Two of the elements of the Cabibbo-Kobayasha-Maskawa (CKM) quark mixing matrix, Vub and Vcb, are extracted from semileptonic B decays. The results of the B factories, analysed in the light of the most recent theoretical calculations, are puzzling. For both |Vcb| and |Vub| the exclusive determination is about 3σ below the inclusive one. This discrepancy has survived several independent checks and could be an indication for New Physics. Fortunately, the upcoming experiment Belle-II has the potential to resolve the issue in the first few years of operation after its start in 2015.
The goal of the proposed workshop is to help developing a medium term strategy of analyses and calculations aimed at the resolution of the puzzle. We plan to have lattice and continuum theorists working together with experimentalists to discuss how to reshape the semileptonic analyses in view of the much larger luminosity expected at Belle-II, searching for ways to systematically validate the theoretical predictions in both exclusive and inclusive B decays. Indeed, new experimental analyses will be possible at Belle-II and we need to use the new information to verify and improve theoretical methods whenever possible.
The prospects of semileptonic decays at LHCb will also be considered: some of the measurements at LHCb will be complementary to those at Belle-II and might eventually play an important role if theory will be adequate. Finally, we plan to devote some time to discuss semitauonic decays, sensitive to new charged scalar bosons, whose current measurements show a ~3σ discrepancy with the Standard Model calculation.
The semileptonic decays of B mesons have been employed at the B factories to measure precisely the magnitude of the CKM matrix elements Vcb and Vub, which play an important role in the analysis of CP violation in the Standard Model and in the detailed verification of its flavour structure. Two complementary methods have been used, based on the study of either exclusive transitions to specific hadronic final states, or inclusive decay rates and distributions. These two approaches rely on different theoretical frameworks: the exclusive method is mostly based on lattice calculations of the relevant form factors, while the inclusive method is rooted in an Operator Product Expansion and attempts to extract the relevant non-perturbative quantities from experimental data.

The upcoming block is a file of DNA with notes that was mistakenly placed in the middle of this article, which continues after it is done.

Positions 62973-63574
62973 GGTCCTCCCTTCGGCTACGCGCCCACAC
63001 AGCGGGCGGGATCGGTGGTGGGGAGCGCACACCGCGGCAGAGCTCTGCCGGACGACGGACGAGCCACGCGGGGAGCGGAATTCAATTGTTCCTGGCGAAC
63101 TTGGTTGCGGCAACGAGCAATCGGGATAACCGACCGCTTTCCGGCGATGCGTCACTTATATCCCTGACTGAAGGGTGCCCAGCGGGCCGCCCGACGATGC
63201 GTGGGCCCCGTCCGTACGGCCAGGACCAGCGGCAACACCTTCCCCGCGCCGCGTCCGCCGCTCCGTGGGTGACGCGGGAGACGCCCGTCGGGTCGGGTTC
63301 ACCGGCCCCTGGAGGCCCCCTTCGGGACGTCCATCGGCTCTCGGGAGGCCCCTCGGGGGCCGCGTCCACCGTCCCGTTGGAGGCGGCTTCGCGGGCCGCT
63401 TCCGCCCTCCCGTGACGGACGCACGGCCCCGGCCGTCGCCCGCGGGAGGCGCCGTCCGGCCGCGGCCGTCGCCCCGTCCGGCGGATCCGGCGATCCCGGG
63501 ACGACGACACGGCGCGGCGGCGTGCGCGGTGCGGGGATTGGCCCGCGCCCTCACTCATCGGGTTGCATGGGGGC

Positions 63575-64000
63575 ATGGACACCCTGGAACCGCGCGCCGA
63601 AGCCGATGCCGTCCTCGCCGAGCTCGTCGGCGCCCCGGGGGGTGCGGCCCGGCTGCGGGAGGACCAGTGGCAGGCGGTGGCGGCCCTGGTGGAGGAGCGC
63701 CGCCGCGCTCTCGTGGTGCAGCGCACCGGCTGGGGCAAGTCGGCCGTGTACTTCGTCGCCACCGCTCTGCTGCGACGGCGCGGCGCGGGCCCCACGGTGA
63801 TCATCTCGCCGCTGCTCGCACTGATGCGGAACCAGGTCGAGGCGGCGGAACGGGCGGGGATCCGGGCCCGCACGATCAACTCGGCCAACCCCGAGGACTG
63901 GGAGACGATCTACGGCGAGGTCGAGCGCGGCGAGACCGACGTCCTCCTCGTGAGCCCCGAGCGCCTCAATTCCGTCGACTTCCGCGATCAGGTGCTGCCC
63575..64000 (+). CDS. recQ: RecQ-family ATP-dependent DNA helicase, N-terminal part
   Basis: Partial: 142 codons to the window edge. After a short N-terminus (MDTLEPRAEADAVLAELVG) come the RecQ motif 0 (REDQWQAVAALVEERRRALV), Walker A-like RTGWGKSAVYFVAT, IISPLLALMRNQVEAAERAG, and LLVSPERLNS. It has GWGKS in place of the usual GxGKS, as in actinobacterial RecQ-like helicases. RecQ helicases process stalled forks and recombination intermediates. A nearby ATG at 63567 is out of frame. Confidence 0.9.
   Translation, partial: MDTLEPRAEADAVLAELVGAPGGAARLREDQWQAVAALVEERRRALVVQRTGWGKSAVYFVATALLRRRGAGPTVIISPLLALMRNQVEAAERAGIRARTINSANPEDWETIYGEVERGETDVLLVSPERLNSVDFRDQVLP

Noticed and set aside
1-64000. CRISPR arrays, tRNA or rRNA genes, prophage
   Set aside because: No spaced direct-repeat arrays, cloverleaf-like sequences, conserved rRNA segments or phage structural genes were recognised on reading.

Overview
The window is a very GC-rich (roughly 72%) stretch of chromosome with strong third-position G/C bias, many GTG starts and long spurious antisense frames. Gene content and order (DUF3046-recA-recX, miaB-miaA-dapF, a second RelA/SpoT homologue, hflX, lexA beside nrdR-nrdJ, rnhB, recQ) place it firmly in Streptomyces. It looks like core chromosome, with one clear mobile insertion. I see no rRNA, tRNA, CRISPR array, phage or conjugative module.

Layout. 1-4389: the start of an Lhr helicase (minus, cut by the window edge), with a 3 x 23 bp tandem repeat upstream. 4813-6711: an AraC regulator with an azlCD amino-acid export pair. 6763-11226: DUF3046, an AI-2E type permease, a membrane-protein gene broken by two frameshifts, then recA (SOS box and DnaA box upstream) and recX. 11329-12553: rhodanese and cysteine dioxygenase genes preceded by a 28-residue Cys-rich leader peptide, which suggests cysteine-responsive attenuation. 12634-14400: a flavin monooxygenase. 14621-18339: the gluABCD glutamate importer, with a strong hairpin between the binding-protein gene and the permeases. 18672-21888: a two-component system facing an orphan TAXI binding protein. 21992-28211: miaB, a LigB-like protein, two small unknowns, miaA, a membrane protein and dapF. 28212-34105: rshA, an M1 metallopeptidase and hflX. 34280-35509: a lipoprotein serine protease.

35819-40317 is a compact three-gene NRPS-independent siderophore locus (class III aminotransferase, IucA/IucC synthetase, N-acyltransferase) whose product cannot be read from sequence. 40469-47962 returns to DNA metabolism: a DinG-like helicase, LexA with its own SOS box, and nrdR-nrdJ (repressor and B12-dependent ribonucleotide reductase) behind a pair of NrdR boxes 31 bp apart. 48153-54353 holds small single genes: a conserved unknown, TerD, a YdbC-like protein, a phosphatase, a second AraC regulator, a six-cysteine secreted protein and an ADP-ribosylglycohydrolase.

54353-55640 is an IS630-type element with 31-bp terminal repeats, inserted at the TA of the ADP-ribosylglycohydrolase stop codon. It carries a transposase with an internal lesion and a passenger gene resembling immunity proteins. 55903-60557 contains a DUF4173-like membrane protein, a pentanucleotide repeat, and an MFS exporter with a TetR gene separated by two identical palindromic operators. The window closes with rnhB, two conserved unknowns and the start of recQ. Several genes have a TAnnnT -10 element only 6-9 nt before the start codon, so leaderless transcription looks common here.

The results of the B factories, analysed with the most recent lattice and continuum calculations, are puzzling. For both |Vcb| and |Vub| the exclusive determination is about 3σ below the inclusive one. This puzzling discrepancy has been around for a while, and has survived several independent checks. It could be an indication for New Physics, perhaps related to a right handed component of the weak current.
We believe that the upcoming experiment Belle-II has the potential to resolve the issue. The purpose of the proposed workshop is therefore to bring together lattice and continuum theorists as well as experimentalists in order to devise a medium term strategy that will include a new set of experimental analyses (made possible by the higher luminosity at Belle-II), and a detailed scrutiny of all theoretical systematics in the exclusive and inclusive calculations.
In particular, the Belle II collaboration is very interested in reshaping the semileptonic program and in learning ways to validate the theoretical calculations. Belle II will accumulate about 50 times the Belle dataset. This will allow them to employ hadronic tagging in all analyses of semileptonic B decays, leading to a significant reduction of backgrounds and to a better control of the final state kinematics. In this way, a precise understanding of B→D**lν decays can be obtained and various inclusive charmless distributions can be measured. Other questions brought forward by experimentalists are signal simulations and QED corrections.